Verse 14

Hebrews 10:14

"For by one offering he has perfected forever those who are sanctified." Hebrews 10:14

To be "sanctified" is to be made a partaker of that holiness, without which no man shall see the Lord; to be made a new creature; to "put on the new Prayer of Manasseh , which after God is created in righteousness and true holiness;" in a word, to be "made a partaker of the divine nature," and thus have the holiness of God breathed into and communicated to the soul. Without this inward sanctification, none can enter the gates of heaven. To be made fit, therefore, for the heavenly inheritance, you must have a heavenly heart and a praising, adoring, loving spirit; you must delight yourself in the Lord as being so holy and yet so gracious, so pure and yet so loving, so bright and glorious and yet so condescending and sympathizing.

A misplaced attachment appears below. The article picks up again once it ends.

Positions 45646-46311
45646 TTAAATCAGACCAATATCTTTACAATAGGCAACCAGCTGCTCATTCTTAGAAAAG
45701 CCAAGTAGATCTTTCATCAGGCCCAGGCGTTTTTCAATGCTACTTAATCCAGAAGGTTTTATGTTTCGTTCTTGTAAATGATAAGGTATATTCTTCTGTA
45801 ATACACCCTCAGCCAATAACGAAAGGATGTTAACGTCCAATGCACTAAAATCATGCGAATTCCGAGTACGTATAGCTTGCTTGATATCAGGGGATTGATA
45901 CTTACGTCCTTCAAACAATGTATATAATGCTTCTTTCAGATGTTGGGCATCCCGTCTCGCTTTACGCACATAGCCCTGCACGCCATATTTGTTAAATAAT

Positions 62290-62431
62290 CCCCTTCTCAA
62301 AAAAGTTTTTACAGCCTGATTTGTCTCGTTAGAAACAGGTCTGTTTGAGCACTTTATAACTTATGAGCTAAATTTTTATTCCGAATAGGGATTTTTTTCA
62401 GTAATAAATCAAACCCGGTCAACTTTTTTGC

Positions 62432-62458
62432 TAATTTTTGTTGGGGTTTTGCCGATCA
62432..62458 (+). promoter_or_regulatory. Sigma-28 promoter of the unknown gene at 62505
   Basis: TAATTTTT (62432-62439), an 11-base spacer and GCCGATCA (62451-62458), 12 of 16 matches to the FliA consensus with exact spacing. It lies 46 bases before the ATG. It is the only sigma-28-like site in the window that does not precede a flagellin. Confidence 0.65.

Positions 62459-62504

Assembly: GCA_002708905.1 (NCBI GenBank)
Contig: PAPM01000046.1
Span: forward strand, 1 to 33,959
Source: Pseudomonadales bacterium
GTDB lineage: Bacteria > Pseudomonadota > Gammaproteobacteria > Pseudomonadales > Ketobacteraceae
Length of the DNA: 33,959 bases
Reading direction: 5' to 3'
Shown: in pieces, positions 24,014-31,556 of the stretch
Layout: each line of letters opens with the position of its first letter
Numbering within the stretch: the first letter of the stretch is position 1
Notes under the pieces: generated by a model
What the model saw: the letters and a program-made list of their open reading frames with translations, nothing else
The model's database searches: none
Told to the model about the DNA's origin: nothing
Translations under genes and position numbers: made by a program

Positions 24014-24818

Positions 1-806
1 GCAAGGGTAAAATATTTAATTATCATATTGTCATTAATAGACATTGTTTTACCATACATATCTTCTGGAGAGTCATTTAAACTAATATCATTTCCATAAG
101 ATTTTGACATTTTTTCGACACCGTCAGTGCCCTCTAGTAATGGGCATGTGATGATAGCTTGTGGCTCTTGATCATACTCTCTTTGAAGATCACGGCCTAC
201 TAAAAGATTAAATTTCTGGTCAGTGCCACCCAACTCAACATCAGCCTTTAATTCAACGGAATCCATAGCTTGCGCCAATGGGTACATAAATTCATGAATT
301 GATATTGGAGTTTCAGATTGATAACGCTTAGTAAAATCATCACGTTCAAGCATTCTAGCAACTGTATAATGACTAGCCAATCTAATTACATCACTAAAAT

Now this fitness for the holiness, happiness, and employments of heaven is communicated at regeneration, in which the new man of grace, though weak, is still perfect. Look at the thief upon the cross—what an instance is he how the Spirit of God can in a moment make a man fit for heaven! Here was a vile malefactor, whose life had been spent in robbery and murder, brought at last to suffer the just punishment of his crimes; and as we are told that "they who were crucified with him reviled him," we have reason to believe that at first he joined his fellow malefactor in blaspheming the Redeemer. But sovereign grace, and what but sovereign grace? touched his heart, brought him to see and feel what he was as a ruined sinner, opened his eyes to view the Son of God bleeding before him, raised up faith in his soul to believe in his name, and created a spirit of prayer that the Lord of heaven and earth would remember him when he came into his kingdom—perhaps the greatest act of faith we have recorded in all Scripture, almost equal if not superior to the faith of Abraham when he offered up Isaac on the altar.